The Aztec Creation Myth Explained

Creation myths often appear so fundamental to a particular culture that they seem to have arrived in a vacuum, that their narrative logic is so perfectly internalized that they couldn't possibly be the product of human imagination. Perhaps this is what gives them their power, and why, however alien to a person's own experience a particular culture might be, every creation myth seems to exude a religious power that is uncannily familiar.

The Aztecs, the Mesoamerican culture that was dominant in Central Mexico from 1300 to 1521, have several creation myths.  Thought Co. argues that this is the result of the civilization's combining cultural material from a variety of earlier sources, which were absorbed into their own mythology the same way the gods of Ancient Rome derived from those of Ancient Greece. Such stories were not written down, but passed down orally, meaning that stories tended to change and merge with others over time.

For the Aztecs, time was cyclical, with a myth known as "The Legend of the Fifth Sun" describing four previous periods of earth that ran for 676, 676, 364, and 676 years respectively (per Thought Co.). Each period is dominated by a different set of gods and a different natural phenomenon which would come to destroy the world and begin a new cycle, or "Sun." The Aztecs believed, for example, that the previous period to the one in which they lived was dominated by water, and was destroyed by a great flood which wiped out the first humans. The story of the creation of our present world begins in Aztec culture with Coatlicue, the Earth Mother.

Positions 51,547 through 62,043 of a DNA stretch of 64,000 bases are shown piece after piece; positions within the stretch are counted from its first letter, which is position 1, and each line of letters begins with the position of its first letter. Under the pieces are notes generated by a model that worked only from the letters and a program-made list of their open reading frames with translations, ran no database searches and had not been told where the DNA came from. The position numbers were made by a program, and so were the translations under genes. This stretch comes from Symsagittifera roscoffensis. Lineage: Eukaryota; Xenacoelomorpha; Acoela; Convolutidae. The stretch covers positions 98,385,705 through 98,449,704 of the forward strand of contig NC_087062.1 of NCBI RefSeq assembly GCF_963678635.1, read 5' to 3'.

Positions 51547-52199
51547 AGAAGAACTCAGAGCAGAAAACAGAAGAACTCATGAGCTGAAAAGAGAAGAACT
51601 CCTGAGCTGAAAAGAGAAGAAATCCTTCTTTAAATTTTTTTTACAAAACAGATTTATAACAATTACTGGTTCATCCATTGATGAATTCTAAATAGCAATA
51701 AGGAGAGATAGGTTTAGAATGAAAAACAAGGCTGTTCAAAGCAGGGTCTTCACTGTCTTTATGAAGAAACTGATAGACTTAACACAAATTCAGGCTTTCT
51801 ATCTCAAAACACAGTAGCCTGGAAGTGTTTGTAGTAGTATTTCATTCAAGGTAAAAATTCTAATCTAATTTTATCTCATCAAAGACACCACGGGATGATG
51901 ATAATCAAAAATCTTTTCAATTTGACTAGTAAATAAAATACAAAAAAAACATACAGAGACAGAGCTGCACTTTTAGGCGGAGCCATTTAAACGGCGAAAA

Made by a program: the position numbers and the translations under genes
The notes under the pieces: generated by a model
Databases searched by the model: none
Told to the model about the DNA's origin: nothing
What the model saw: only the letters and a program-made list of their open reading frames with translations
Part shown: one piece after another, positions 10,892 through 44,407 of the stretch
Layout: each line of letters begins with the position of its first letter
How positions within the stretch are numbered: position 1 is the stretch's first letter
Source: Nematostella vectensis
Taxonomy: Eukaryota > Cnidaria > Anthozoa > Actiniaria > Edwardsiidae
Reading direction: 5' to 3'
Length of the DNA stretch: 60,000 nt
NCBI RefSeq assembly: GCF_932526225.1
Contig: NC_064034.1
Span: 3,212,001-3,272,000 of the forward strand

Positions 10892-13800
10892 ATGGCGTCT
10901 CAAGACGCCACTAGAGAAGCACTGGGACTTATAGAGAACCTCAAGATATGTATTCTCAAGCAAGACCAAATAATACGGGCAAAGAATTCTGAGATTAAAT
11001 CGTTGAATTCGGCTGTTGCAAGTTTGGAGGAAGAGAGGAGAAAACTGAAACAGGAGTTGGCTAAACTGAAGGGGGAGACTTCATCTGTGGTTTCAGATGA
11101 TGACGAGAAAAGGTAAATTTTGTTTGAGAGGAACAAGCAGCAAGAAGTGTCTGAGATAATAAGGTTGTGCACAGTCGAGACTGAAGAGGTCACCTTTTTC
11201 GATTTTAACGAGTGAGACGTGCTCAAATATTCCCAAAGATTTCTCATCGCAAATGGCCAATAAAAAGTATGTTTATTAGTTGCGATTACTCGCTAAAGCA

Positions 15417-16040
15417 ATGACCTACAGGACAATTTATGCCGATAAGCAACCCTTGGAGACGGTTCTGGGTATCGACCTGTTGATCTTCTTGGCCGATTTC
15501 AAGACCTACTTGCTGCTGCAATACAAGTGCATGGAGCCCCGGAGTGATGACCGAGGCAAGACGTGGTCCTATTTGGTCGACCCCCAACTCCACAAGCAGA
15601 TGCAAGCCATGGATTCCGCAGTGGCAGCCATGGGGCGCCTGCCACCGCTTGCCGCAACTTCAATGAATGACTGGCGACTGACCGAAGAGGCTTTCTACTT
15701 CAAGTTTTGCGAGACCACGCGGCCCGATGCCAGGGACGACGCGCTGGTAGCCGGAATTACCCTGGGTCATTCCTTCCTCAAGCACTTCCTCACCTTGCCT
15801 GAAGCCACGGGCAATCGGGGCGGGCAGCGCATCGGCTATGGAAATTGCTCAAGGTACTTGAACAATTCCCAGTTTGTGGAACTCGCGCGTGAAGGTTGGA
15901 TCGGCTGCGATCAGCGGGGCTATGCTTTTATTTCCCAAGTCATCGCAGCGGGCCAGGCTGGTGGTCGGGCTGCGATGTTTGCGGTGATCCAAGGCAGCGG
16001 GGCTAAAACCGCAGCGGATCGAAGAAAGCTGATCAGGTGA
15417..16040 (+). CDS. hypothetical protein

Aztec beliefs about the sun and moon

According to Britannica, Coatlicue, who was the mother of numerous gods and goddesses, one day happened across a ball of hummingbird feathers. The Earth Mother gathered the feathers and hid them under her skirt. Miraculously, she became pregnant. Coatlicue's existing children, including her daughter Coyolxauhqui, the Moon Goddess, were incensed, and demanded to know the identity of the unborn baby's father. Coatlicue's children pursued her, intending to kill her, per World History.

However, one popular version of the myth claims that Coatlicue's baby emerged just in time: It was the Sun God Huitzilopochtli, who cut Coyolxauhqui in two with a flaming sword. Her top half became the moon, while her bottom half became the earth.

Per Britannica, such beliefs instilled in the Aztecs a belief that the Sun God must therefore be appeased, and that they, the Sun People, had to offer human sacrifice in the form of blood and human hearts to keep the sun in place. As such, human sacrifices were a ritual act throughout the Aztec Empire, with offerings being made to both Coatlicue — also known as "The Grandmother" — and the Sun God Huitzilopochtli.